What’s REALLY Inside Energy Drinks?

energy drinks

Written by Sadie Wirthlin

Since the rise of energy drinks, health professionals have brought forth concerns in regards to the beverages’ content. At first, it was the high amount of caffeine and sugar, but now other ingredients are being questioned. Energy drink labels can be confusing and individuals that choose to drink them might not have any idea what is being consumed. So, what REALLY is in an energy drink?

As previously stated, energy drinks contain high amounts of caffeine, but some labels neglect to show exactly how much. This caffeine content combined with other substances in the drink leave health specialists very wary. Individually, these substances may be considered safe, but mixing presents safety concerns. Here are some of the main ingredients in energy drinks, along with information about effects of consumption.

1. Ginseng

Ginseng is an herb that is said to boost immunity and improve health. Most agree that short-term use of this herbal remedy is safe, but combining it with caffeine could increase side effects like increased heart rate. In high doses, ginseng can have side effects of insomnia, headache and hypertension.

2. Taurine

This amino acid is found in a variety of protein-filled foods and helps with neurological function. It is said to improve athletic performance, but when combined with caffeine, it could have negative effects on the heart.

3. Guarana

Guarana berries, which come from a plant native to the Amazon basin, contain high levels of caffeine. Some claim it is safe, including the FDA, but there is a lack of quality research on the subject. Rockstar, Monster, Bawls and Red Bull all use extract from this berry. One gram of guarana is equal to 40 mg of caffeine, according to healthland.time.com. The problem is that guarana is not always included in the total caffeine tally on an energy drink label, meaning you may be drinking way more caffeine than expected.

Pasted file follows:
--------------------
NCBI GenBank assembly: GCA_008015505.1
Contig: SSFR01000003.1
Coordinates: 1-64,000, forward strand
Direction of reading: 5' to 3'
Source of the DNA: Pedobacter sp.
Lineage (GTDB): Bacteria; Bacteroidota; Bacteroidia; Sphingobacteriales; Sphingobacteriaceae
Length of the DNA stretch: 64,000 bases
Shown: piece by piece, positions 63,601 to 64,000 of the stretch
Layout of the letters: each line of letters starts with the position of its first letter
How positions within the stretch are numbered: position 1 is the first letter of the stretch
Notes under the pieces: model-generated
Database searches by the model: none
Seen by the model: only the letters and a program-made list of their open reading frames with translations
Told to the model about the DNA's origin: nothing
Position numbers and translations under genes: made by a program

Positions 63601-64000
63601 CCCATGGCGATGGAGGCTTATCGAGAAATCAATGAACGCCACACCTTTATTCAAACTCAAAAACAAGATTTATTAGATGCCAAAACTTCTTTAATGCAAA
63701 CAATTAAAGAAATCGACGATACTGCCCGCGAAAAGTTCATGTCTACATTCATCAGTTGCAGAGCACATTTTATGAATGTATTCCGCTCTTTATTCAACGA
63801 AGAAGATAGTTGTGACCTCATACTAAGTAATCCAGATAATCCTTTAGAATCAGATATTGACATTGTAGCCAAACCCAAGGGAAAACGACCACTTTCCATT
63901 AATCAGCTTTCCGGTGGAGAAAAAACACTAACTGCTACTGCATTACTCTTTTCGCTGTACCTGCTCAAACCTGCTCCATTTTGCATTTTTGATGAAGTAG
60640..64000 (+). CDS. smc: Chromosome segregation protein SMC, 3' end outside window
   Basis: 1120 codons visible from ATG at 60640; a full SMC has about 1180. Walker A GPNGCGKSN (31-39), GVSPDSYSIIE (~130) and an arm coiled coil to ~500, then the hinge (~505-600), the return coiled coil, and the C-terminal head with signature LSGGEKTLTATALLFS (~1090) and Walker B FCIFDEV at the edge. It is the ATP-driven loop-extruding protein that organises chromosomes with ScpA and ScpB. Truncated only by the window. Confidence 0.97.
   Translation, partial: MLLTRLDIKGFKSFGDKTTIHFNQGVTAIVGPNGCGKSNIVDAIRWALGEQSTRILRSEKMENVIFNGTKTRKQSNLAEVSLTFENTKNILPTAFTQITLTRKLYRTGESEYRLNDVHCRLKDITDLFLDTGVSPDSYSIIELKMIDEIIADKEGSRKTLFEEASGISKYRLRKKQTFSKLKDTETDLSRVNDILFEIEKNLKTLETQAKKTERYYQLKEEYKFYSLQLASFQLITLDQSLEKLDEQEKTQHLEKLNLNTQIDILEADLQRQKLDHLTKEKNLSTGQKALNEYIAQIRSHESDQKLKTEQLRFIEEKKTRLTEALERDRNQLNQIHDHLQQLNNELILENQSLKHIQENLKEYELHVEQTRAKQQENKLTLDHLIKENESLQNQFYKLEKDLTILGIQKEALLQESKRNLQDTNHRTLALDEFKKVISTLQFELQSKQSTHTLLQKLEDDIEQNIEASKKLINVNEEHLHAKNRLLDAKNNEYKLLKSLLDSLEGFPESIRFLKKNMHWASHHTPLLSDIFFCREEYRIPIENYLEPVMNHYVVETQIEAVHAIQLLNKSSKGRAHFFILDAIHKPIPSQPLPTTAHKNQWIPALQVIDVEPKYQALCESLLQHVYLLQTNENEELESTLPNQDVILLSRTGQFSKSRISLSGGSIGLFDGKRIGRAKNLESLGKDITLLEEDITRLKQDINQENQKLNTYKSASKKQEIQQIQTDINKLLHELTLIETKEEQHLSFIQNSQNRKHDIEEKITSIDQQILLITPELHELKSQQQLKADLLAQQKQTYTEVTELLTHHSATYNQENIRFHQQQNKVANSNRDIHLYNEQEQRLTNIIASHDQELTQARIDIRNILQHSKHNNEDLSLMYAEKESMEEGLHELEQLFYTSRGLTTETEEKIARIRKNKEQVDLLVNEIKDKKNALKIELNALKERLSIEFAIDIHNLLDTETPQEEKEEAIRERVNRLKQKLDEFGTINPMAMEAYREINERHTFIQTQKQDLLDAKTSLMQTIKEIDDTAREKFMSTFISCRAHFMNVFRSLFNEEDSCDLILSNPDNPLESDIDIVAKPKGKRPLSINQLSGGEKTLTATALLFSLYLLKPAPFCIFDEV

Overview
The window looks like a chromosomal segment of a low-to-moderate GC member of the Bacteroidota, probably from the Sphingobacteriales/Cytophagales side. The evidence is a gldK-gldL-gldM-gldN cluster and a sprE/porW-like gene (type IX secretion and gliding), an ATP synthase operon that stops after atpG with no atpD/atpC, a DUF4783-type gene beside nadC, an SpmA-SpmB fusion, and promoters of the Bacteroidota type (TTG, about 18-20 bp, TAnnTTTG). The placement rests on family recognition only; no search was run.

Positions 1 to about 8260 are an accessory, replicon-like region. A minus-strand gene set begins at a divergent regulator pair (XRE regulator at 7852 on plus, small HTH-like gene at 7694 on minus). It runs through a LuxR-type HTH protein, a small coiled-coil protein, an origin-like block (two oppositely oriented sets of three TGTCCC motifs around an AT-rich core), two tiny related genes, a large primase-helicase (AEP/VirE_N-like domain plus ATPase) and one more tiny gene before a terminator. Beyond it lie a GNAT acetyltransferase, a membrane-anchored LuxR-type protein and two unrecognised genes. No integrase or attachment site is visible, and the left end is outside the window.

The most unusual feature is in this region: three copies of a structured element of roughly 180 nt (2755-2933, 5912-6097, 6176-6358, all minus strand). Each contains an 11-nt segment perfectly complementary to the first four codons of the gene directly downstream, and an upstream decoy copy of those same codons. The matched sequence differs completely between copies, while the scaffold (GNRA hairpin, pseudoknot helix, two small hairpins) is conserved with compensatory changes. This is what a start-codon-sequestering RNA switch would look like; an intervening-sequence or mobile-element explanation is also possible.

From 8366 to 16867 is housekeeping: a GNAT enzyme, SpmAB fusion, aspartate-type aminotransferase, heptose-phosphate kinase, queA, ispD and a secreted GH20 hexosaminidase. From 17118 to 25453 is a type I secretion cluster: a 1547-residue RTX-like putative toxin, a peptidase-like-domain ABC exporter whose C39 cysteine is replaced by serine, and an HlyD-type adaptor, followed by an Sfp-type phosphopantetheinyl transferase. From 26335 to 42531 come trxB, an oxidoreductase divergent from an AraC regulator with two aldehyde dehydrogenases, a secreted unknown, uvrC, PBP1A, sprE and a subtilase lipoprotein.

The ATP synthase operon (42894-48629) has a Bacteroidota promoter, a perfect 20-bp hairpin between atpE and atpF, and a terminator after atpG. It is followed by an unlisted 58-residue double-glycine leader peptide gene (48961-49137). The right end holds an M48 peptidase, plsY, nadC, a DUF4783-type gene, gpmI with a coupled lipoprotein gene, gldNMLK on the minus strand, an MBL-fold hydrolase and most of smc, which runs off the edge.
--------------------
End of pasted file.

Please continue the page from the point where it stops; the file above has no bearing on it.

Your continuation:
4. Ginko biloba

This is another herb said to help increase mental alertness and function. It has been used in medical facilities for those who suffer from conditions such as dementia, anxiety, and schizophrenia. Evidence on the merits of Ginko biloba is lacking and its reactions can depend a lot on what other medications are currently being taken.

5. Carnitine

Carnitine is something that our bodies natural produce. It turns fat into energy and is said to boost exercise performance. Carnitine can be bought in supplement form, but there is not much data for or against its use. It is said to help with various health problems, but more studies need to be done.

6. Green coffee extract

Many claim green coffee extract to be natural and a great weight loss option. However, others see it as simply another form of caffeine. Just because it is “natural” doesn’t necessarily make it good for you.

Sources: Foxnews.com, livescience.com, healthland.time.com, Pediatrics

In one study, participants drank one 16-ounce can of the energy drink Rockstar, and had higher levels of norepinephrine, which resulted in higher blood pressure and increased cardiovascular risk.

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Sadie Wirthlin

Sadie Wirthlin

Sadie grew up in Rigby, Idaho, dancing and playing sports. She moved to Utah to pursue her dreams and to attend Brigham Young University. There she studied Exercise and Wellness and was apart of the BYU Cougarette Dance Team. During this time, Sadie had the opportunity to travel worldwide for dance, work/volunteer for various health companies, and continue in her love of overall wellness. Her work has always involved writing and she continues to keep up with the latest health topics! Sadie graduated from BYU in August 2015 and recently married the love of her life. She is a fun loving 25 year old with a passion for nutrition, traveling, and exploring.
Sadie Wirthlin

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